18. Dick, W.A. and E.L. McCoy, 1993. Enhancing Soil Fertility by Addition of Compost. In: Science and Engineering of Composting: Design, Environmental, Microbiological and Utilization Aspects, Hoitink, H.A.J. and H.M. Keener (Eds.). Renaissance Publications, Worthington, OH., pp: 622-644

  19. Dorrance, A.E. and D.A. Inglis, 1997. Assessment of greenhouse and laboratory screening methods for evaluating potato foliage for resistance to late blight. Plant Dis., 81: 1206-1213.
    CrossRef  |  Direct Link  |  

  20. Elad, Y. and D. Shtienberg, 1994. Effect of compost water extracts on grey mould (Botrytis cinerea). Crop Protect., 13: 109-114.
    CrossRef  |  Direct Link  |  

  21. Gamliel, A. and J.J. Stapleton, 1993. Effect of chicken compost or ammonium phosphate and solarization on pathogen control, rhizosphere microorganisms and lettuce growth. Plant Dis., 77: 886-891.
    Direct Link  |  

  22. Hijwegen, T. and H. Buchenauer, 1984. Isolation and identification of hyperparasitic fungi associated with Erysiphaceae. Netherlands J. Plant Pathol., 90: 79-83.
    CrossRef  |  Direct Link  |  

  23. Hoitink, H.A., D.M. van Doren and A.F. Schmitthenner, 1977. Suppression of Phytophthora cinnamomi in a composted hardwood bark potting medium. Phytopathology, 67: 561-565.

  24. Hoitink, H.A., 1980. Composted bark, a lightweight growth medium. Plant Dis., 64: 142-147.
    Direct Link  |  

  25. Hoitink, H.A.J., Y. Inbar and M.J. Boehm, 1991. Status of compost-amended potting mixes naturally suppressive to soilborne diseases of floricultural crops. Plant Dis., 75: 869-873.
    CrossRef  |  Direct Link  |  

  26. Hoitink, H.A.J. and M.J. Boehm, 1999. Biocontrol within the context of soil microbial communities: A substrate-dependent phenomenon. Annu. Rev. Phytopathol., 37: 427-446.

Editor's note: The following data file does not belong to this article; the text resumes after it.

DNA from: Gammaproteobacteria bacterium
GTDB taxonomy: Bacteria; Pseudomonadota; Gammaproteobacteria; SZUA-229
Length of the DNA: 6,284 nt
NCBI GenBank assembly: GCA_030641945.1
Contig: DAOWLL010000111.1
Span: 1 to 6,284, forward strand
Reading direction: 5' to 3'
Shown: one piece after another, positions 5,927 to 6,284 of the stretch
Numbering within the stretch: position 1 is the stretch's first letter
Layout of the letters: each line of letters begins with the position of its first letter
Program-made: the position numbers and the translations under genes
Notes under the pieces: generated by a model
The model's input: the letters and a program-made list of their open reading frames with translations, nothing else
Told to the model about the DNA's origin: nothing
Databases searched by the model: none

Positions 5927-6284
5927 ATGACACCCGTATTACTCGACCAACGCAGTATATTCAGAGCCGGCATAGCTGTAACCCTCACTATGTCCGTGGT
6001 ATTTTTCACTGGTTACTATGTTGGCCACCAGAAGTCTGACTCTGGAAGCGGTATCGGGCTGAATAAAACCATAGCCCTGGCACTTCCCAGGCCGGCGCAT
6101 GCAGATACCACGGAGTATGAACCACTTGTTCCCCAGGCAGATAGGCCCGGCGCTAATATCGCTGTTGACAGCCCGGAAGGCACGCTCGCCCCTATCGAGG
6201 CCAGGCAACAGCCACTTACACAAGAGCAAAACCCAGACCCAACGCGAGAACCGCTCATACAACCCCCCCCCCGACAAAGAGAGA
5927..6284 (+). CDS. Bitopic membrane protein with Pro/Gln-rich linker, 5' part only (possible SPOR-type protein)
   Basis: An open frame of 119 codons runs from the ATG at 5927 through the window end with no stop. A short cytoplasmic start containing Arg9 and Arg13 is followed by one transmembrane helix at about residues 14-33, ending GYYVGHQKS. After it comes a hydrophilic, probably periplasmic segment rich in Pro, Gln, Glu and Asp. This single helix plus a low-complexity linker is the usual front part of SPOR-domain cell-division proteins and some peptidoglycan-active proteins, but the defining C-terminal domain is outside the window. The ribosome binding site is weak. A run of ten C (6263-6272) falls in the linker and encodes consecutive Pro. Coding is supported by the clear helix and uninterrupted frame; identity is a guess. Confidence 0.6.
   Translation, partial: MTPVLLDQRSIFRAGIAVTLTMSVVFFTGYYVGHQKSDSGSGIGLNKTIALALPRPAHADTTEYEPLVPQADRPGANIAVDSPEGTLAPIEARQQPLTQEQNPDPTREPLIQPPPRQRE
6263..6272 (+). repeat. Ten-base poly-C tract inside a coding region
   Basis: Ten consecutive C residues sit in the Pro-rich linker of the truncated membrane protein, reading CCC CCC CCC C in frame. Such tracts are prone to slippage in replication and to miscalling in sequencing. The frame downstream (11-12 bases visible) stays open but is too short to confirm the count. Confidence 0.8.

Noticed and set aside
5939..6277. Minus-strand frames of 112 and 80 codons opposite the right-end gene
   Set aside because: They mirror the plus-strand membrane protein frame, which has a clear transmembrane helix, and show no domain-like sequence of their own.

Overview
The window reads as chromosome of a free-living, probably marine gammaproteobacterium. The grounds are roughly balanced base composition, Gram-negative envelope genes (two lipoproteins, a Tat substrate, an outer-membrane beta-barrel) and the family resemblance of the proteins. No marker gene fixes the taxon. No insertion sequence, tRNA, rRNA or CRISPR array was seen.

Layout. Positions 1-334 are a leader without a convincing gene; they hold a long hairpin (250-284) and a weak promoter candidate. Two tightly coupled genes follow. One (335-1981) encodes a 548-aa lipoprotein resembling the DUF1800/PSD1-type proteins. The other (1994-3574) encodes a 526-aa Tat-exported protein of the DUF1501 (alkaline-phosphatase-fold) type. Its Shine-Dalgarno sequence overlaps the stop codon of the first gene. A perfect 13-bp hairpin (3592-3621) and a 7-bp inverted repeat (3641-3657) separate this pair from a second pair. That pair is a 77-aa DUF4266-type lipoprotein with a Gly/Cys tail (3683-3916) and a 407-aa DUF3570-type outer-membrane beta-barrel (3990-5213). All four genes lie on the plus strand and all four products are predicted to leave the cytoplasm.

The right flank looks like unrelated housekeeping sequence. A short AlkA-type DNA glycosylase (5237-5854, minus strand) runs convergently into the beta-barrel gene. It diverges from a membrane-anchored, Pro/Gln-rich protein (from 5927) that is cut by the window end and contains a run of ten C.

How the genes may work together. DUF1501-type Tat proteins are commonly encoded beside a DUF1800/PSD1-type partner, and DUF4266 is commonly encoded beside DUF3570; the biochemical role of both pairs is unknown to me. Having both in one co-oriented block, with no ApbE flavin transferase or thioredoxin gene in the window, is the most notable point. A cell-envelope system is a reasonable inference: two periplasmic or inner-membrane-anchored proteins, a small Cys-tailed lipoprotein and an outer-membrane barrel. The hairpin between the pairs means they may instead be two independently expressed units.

CrossRef  |  Direct Link  |  

  27. Hubbard, J.P., G.E. Hannan and Y. Hadar, 1983. Effect of soilborne Pseudomonas spp. on the biological control agent, Trichoderma hamatum on pea seeds. Phytopathology, 73: 655-659.
    Direct Link  |  

  28. Ingham, E.R., 2005. The Compost Tea Brewing Manual. 5th Edn., Soil Food Web Inc., Corvallis, United States, Pages: 79
    Direct Link  |  

  29. Jager, G. and H. Velvis, 1985. Biological control of Rhizoctonia solani on potatoes by antagonists. 4. Inoculation of seed tubers with Verticillium biguttatum and other antagonists in field experiments. Netherlands J. Plant Pathol., 91: 49-63.
    CrossRef  |  Direct Link  |  

  30. Kai, H., T. Ueda and M. Sakaguchi, 1990. Antimicrobial activity of bark-compost extracts. Soil Biol. Biochem., 7: 983-986.
    CrossRef  |  Direct Link  |  

  31. Ketterer, N. and H.C. Weltzien, 1988. Wirkung von kompost- und mikroorganismen extraklenauf den befall ter kartoffeldurch Phytophthora infestans. Mitt. Biol. Bundesanst., 245: 346-346.

  32. Kloepper, J.W., J. Leong, M. Teintze and M.N. Schroth, 1980. Pseudomonas siderophores: A mechanism explaining disease-suppressive soils. Curr. Microbiol., 4: 317-320.
    CrossRef  |  

  33. Kwok, O.C.H., P.C. Fahy, H.A.J. Hoitink and G.A. Kutter, 1987. Interactions between bacteria and Trichoderma hamatum in suppression of rhizoctonia damping-off in bark compost media. Phytopathology, 77: 1206-1212.
    CrossRef  |  

  34. Larkin, R.P., 2007. Relative effects of biological amendments and crop rotations on soil microbial communities and soilborne diseases of potato. Soil Biol. Biochem.

  35. Maynard, A.A., 1994. Sustained vegetable production for three years using composted animal manures. Compost Sci. Utilizat., 2: 88-96.
    CrossRef  |  Direct Link  |  

  36. Meshram, S.U., 1984. Suppressive effect of Azotobacter chroococcum on Rhizoctonia solani infestation of potatoes. Netherlands J. Plant Pathol., 90: 127-132.